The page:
Physical checks can also be performed on the card. As it is made entirely from polycarbonate, it will have a distinctive sound when flicked ...
Roll forward, at last, to the events of the past few days and the 12 suspected terrorists arrested after now ex-Assistant Commissioner Bob Quick inadvertently publicised details of an MI5 investigation:
At least two of the men suspected of being members of an alleged al-Qaeda cell had been allowed to stay in Britain despite allegedly breaching the conditions of their student visas ...
One man was stopped by immigration officials at Manchester Airport last week as he arrived from Pakistan, but was allowed to enter the country despite his visa documents being "all over the place", according to one source.
Another suspect was threatened with deportation after immigration officials discovered he was working as a security guard instead of studying, but he was nonetheless allowed to stay.
That is a clear demonstration that eBorders doesn't work.
For years we have been spending a fortune with Raytheon in the UK and with Computer Sciences Corporation and VFS Global abroad, suspected terrorists aren't intercepted before they get here, if they get here with their documents "all over the place" they're still allowed in, and if they're meant to be studying but instead they're working, they're still allowed to stay. The procedures aren't followed, and as to the technology the biometrics even UKBA say that it doesn't work.
eBorders does have its defenders. Two of them.
1. Faced with clear evidence that eBorders doesn't work, what does Phil Woolas (the latest Beverley Hughes) do? Bafflingly, he goes on BBC Radio 4's World At One news programme (10 April 2009) and derides the Conservatives and the Lib Dems for opposing eBorders.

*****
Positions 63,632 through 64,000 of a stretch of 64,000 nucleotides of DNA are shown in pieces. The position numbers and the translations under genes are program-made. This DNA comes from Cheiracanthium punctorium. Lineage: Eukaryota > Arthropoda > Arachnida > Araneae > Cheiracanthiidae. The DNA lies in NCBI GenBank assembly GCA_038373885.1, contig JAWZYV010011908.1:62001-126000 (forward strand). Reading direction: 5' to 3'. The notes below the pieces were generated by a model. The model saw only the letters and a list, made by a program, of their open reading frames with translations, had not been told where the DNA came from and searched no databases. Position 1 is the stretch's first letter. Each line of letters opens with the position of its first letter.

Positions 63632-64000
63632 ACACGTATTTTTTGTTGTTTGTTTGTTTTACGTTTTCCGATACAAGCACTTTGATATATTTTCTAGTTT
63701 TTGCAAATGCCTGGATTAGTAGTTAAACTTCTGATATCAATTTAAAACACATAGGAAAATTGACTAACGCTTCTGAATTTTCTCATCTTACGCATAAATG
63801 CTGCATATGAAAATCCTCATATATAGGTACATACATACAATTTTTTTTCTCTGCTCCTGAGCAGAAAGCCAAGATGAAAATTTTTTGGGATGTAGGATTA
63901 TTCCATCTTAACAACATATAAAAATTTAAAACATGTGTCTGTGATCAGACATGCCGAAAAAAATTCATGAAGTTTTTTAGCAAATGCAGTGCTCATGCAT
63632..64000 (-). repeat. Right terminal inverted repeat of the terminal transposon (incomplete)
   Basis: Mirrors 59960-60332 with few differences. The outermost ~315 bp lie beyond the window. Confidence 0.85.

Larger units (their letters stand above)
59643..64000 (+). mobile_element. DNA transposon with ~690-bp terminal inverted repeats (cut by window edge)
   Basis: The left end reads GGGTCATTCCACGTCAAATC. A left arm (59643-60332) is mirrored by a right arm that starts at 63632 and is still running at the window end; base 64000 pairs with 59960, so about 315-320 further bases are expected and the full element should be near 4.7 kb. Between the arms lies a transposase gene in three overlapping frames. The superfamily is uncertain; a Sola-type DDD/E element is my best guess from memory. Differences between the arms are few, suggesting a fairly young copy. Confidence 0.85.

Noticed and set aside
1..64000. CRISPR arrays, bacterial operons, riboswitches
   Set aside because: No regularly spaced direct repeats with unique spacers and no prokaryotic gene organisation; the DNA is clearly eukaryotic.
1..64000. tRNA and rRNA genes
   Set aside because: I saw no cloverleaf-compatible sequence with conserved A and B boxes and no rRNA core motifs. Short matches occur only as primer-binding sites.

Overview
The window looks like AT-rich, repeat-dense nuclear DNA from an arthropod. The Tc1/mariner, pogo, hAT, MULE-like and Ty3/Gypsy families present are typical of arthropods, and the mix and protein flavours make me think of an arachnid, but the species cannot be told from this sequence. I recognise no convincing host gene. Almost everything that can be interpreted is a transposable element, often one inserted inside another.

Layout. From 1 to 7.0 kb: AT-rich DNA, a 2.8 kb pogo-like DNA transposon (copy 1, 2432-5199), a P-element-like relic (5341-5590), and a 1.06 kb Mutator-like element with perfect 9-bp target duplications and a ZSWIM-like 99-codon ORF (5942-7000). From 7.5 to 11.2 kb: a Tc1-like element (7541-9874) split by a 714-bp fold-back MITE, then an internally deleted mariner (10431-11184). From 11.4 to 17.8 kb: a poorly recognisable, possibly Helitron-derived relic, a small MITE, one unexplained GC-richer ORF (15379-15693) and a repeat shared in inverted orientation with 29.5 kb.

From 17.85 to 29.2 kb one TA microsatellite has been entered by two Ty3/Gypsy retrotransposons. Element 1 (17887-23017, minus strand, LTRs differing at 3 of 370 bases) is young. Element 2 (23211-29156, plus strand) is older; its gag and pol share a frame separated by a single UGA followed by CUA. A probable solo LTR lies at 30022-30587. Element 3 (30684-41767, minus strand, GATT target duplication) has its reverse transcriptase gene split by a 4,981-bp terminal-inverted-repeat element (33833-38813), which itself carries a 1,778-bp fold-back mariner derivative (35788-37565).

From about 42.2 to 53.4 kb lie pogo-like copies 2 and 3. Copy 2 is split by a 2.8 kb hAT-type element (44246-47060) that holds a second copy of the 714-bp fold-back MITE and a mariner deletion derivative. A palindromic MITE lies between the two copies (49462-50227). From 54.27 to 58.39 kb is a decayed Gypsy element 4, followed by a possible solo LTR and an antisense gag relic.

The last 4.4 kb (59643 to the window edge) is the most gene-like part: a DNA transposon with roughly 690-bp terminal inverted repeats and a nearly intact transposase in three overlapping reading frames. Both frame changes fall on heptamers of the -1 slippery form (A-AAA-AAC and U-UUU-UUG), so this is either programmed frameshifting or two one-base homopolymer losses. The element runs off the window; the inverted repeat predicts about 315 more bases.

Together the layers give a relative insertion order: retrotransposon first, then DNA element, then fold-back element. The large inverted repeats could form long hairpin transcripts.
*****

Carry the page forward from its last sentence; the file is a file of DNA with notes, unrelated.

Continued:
2. David Goodhart, the editor of Prospect magazine, writes in the Times that: "The liberty lobby conveniently forgets that the state needs our data to protect us". This is a repeat of his article in Prospect, where the "liberty lobby" are wittily accused of being rebels without a cause.
Everyone else, including Interpol, can see that you can offer Lin Homer's UKBA all the personal data in the world and they are still not fit for purpose. Just look at the record. Thanks to UKBA, the streets are paved with other people's murderers and rapists, paedophiles and robbers, and suspected terrorists.
For 40 years after the Second World War the Stasi built up a reputation for ruthlessly thorough suppression. New freedoms for a new dispensation. There is a temptation sometimes to compare the apparatchiks of Gordon Brown's new world with the Stasi. That comparison is quite unfair. It must drive the surviving Stasi mad to see their global brand ascribed to and tarnished by the Keystone Cops.
It has changed now. UKBA is now using an Interpol database.
18 April 2009: Asylum
seekers win right to stay because of 'shambolic' immigration hearings
David Moss has spent six years campaigning against the Home Office's ID card scheme.